To improve the quality of the tests generated, we require information about the operational requirements of a robotic system. We have, therefore, developed a controlled natural language, RoboChart, to specify these requirements. With a discretised version of the RoboChart semantics, we have already produced a prototype tool that eliminates useless tests. A medium-size demonstrator of the whole test generation approach is available: an autonomous segway. We are working on a real case study: a fire fighting UAV. RoboChart, however, has a hybrid semantics, and we are working on tool support to allow the improvement of the test generation techniques.

Work on testing with hardware in the loop has been significantly affected by the pandemic. We are progressing with the development of testing infrastructure for simulation-based testing. From RoboChart models, we can generate automatically simulation models and code. Integration with the test-generation technique is upcoming.

In addition, we have shown how one can minimise a given set of tests within our semantics. This work primarily aims to produce a smallest set of tests that is guaranteed to find all faults. However, the techniques developed can also be used to eliminate redundancy in a given set of tests while retaining their effectiveness.

We have worked on semantics and techniques for testing probabilistic models in RoboChart. Our three techniques are:

1. Probabilistic model checking. We developed a translator from RoboChart to Reactive Modules, the input language for the Prism, Storm, and iscasMC probabilistic model checkers.

2. Statistical model checking. Our translation from RoboChart to Reactive Modules enables statistical model checking in Prism (neither Storm nor iscasMC are currently statistical model checkers).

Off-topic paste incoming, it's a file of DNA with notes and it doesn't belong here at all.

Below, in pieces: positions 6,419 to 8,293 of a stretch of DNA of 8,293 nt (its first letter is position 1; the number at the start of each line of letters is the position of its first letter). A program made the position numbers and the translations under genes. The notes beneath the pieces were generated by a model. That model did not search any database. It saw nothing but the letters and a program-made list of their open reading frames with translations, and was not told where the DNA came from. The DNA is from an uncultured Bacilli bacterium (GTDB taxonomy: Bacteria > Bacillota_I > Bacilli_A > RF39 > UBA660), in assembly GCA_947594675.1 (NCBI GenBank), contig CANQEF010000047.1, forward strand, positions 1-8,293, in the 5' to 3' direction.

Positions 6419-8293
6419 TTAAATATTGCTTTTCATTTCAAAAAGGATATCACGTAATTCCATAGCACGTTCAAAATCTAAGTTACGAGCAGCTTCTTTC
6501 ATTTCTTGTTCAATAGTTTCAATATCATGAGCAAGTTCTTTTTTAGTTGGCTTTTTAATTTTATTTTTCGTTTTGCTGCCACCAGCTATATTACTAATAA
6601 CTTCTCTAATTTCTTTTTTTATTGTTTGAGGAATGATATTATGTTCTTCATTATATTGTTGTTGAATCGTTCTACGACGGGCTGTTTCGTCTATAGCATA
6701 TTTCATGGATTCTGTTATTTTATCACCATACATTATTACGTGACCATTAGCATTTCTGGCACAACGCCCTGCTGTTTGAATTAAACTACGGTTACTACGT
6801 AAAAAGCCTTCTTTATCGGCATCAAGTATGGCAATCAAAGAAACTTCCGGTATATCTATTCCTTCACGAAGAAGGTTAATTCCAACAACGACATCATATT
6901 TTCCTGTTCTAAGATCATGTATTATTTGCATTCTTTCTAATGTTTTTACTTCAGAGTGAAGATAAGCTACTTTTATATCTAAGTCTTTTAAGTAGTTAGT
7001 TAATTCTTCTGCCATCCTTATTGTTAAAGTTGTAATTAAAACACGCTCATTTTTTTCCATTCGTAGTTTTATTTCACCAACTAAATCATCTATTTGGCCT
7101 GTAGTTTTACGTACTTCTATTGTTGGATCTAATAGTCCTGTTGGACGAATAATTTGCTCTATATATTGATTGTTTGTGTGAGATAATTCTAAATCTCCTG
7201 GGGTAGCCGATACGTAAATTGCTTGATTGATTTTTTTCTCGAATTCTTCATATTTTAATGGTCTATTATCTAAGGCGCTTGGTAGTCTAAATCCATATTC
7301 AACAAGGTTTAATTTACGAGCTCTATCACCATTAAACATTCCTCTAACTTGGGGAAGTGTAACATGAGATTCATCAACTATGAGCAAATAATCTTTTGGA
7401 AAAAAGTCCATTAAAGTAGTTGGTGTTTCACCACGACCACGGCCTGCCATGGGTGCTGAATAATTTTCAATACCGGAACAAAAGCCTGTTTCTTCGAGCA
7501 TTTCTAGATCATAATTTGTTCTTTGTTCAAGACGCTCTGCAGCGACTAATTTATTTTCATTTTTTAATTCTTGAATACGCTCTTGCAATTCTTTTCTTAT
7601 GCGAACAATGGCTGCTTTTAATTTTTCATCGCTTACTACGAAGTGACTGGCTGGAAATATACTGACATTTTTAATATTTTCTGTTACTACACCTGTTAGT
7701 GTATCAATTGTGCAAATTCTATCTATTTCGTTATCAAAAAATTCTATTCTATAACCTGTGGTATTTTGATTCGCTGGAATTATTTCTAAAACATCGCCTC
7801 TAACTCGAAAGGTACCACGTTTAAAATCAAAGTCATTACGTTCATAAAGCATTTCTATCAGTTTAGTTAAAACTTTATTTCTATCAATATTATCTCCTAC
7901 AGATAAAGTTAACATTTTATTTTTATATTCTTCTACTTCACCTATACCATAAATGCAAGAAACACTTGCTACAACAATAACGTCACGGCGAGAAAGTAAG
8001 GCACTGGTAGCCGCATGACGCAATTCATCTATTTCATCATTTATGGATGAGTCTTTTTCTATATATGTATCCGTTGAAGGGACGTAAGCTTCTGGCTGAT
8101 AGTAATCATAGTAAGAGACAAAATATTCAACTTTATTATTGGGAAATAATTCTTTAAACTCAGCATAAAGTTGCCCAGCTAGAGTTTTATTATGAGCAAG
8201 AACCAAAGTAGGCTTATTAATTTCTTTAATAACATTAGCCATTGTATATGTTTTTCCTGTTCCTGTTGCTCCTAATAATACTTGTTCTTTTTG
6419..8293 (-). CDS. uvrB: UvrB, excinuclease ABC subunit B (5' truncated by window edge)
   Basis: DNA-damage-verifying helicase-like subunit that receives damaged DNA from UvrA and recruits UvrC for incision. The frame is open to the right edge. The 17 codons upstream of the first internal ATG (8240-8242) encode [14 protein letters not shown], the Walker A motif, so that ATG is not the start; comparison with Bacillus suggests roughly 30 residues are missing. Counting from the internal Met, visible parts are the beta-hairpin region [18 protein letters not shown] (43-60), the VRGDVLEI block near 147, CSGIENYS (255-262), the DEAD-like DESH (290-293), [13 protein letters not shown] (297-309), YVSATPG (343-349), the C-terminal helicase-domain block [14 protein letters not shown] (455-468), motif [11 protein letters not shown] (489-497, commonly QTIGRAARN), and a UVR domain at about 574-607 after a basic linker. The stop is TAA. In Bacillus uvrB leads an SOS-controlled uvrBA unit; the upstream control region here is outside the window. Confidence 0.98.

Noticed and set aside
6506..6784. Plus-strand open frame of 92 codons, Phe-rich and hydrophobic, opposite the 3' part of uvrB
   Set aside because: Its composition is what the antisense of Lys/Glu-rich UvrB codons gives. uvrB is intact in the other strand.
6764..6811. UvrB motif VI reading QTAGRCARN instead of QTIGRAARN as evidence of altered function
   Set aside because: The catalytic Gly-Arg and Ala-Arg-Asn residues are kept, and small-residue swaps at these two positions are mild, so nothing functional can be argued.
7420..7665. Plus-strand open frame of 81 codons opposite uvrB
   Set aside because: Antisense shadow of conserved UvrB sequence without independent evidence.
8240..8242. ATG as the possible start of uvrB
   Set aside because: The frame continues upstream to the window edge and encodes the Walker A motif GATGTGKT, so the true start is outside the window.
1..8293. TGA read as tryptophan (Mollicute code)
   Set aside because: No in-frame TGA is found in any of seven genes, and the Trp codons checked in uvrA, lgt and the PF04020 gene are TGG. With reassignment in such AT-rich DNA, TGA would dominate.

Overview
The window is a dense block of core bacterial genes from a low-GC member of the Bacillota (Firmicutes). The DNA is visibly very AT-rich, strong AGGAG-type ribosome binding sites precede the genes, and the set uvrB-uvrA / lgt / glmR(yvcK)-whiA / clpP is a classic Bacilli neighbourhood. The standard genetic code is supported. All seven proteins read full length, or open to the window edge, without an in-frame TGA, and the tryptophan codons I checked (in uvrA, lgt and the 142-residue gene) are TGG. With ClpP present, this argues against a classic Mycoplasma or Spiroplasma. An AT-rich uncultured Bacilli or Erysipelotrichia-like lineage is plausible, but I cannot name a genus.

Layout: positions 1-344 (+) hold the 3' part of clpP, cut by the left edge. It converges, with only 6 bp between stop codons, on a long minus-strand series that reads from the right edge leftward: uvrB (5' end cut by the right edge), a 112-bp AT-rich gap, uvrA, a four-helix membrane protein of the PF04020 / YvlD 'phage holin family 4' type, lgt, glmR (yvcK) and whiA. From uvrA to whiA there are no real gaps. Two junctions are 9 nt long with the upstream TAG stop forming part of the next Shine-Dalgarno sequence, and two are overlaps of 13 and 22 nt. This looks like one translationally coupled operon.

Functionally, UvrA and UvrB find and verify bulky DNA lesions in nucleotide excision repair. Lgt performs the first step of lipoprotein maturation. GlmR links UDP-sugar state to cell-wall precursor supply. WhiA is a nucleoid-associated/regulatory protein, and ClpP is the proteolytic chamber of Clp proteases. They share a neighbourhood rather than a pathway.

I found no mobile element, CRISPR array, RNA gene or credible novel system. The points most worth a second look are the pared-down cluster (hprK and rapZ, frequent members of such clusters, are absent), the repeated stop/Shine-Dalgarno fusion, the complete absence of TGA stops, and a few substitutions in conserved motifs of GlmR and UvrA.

3. Deductive reasoning. We have a variety of semantics for deductive reasoning and we have been exploring which is most tractable in Isabelle/UTP. A tractable semantics is the first step towards a principled theory of probabilistic testing.
Exploitation Route To drive the automated systematic testing of software for robotic systems within simulation. There is also the potential to adapt these test cases, that are designed for simulation, to form test cases for deployed robotic systems. We have worked on the following four semantics:

i) Translation from RoboChart to Probabilistic CSP. Our work uses an early version of the model checker for CSP that has support for probabilistic CSP: FDR2. The work is reported in the paper:

Madiel S. Conserva Filho, R. Marinho, Alexandre Mota, Jim Woodcock: Analysing RoboChart with Probabilities. SBMF 2018: 198-214.

ii) Translation from RoboChart to probabilistic total correctness contracts. This work is reported in the paper:

Jim Woodcock, Ana Cavalcanti, Simon Foster, Alexandre Mota, Kangfeng Ye: Probabilistic Semantics for RoboChart - A Weakest Completion Approach. UTP 2019: 80-105.

We have implemented the total correctness semantics in Isabelle/UTP and we report this in the paper:

Kangfeng Ye, Simon Foster, Jim Woodcock: Automated Reasoning for Probabilistic Sequential Programs with Theorem Proving. RAMiCS 2021: 465-482.